Both schlocky, I know. I full admit that the effects are usually lame, the actors and actresses aren't particularly all that great (with some really notable exceptions), and they're on the CW. However, both showcase two amazing storytelling techniques. ****PROBABLY SPOILERY****
THE VAMPIRE DIARIES: I read a couple of posts last week or the week before about kitchen sink storytelling. Where the writer throws everything they've got into a story just to up the stakes. While I agree that not all stories need aliens and vampires and unicorns AND angry island spirits, there's something to be said for throwing everything at a story. And this is what makes TVD so compelling. They burn through stories in one episode that would take other shows an entire season to work through. And they do it believably. This whole season I kept waiting for the lull, waiting for them to toss in a filler episode, to take a breather. But they never did. The writers of the show wrote like they weren't going to have a season two. I was watching the finale last night, and at one point I looked at the time and couldn't believe that only 27 minutes had passed because SO darn much had happened. Do I worry that, having thrown so much into season one, they'll have nothing left for season two? Sure. But that's the risk you take. One of my favorite scenes from the movie GATTICA is when Ethan Hawke and his brother are swimming in the ocean, and his superior brother asks Ethan how he always manages to beat him. Ethan replies that he never saved anything for the way back. I think that's what makes for successful storytelling. Don't save anything for the way back.
SUPERNATURAL: Now here's an example of a complete story arc. Eric Kripke always said he had a 5 year plan for the show. And last night we saw the final piece of that plan. It brought together everything we knew about the characters and the mythology and concluded it. Sure, there'll be a sixth season, but this arc is complete. What makes this so amazing is that you take a show like Buffy. The world ended every season. And every season Buffy fixed it. Now, I LOVE Buffy. For me, the vampires and apocalypse took a backseat to the characters. But with Supernatural, you began in season one with a simple show about two brothers fighting monsters and looking for their father. By the end of season five, they're tackling questions of theology and metaphysics and trying to find a way out of the middle of the war between heaven and hell. And what did the apocalypse come down to? A car and some Def Leopard. They were saved by the memories shared in a car. It might seem cheesy, but the relationship between the brothers was the REAL story that Kripke was telling. He may have spun yarns about demons and angels and every manner of creature you can imagine, but at the core of his story were two brothers. Over five seasons, he built that story one brick at a time, so that by last night's finale, everything made sense. That's what makes a successful story arc.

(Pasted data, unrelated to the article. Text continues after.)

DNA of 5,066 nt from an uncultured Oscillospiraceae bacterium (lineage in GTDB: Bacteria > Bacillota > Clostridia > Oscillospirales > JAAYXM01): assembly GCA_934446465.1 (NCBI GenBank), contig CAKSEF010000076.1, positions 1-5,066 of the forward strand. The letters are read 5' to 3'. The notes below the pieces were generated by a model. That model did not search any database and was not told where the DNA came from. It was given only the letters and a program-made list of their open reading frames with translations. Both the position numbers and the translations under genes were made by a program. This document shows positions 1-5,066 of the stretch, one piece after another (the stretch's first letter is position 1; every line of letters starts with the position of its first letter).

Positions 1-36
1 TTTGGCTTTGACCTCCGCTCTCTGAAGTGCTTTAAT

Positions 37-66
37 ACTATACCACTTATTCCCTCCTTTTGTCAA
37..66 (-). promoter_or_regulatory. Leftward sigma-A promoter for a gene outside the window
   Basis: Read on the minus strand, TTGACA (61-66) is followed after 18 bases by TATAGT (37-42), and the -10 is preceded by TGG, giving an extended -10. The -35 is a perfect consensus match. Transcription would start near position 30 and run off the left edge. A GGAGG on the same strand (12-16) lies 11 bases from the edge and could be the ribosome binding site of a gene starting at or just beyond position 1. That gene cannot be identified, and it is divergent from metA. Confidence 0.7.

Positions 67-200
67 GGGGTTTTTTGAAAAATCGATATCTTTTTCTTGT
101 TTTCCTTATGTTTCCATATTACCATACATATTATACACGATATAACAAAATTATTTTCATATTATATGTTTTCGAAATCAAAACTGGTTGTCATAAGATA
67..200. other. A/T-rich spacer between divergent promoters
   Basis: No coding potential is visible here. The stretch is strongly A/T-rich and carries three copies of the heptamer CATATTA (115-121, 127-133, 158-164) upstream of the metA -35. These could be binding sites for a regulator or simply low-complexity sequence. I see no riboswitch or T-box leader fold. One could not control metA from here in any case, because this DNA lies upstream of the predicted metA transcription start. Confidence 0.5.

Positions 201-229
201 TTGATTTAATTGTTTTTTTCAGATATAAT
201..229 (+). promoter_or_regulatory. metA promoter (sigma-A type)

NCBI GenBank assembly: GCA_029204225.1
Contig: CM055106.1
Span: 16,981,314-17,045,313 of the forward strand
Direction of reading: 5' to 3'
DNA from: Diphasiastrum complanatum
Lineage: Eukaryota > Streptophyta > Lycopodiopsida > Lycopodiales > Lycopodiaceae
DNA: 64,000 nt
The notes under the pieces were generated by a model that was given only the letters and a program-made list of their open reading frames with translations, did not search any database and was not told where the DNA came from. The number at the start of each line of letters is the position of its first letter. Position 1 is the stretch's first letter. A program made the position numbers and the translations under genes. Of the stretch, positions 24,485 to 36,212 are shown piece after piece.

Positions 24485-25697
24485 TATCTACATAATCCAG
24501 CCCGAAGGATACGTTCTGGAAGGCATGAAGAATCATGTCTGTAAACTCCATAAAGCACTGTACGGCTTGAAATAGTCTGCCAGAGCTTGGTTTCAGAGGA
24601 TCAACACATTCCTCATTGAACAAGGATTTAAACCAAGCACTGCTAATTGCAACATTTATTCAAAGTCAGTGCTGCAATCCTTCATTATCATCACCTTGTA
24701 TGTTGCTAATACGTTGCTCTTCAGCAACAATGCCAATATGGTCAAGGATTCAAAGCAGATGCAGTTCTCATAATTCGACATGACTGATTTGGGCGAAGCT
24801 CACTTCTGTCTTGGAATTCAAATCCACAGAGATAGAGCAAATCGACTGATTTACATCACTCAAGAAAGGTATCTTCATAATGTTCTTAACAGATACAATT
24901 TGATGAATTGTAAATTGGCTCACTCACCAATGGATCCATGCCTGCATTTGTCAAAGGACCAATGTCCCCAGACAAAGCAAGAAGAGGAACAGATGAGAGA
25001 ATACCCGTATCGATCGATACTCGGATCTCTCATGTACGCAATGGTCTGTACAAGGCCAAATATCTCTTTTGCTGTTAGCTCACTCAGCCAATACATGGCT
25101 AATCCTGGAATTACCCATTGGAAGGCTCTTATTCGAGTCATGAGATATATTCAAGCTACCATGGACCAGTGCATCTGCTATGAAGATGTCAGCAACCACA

In a way, I wish SUPERNATURAL had ended last night. Because, as far as I'm concerned, that story is told.
So, make fun of me for watching the shows, but those writers know what they're doing. They know where they're going and they never hold anything back. There's a lot to be learned from that.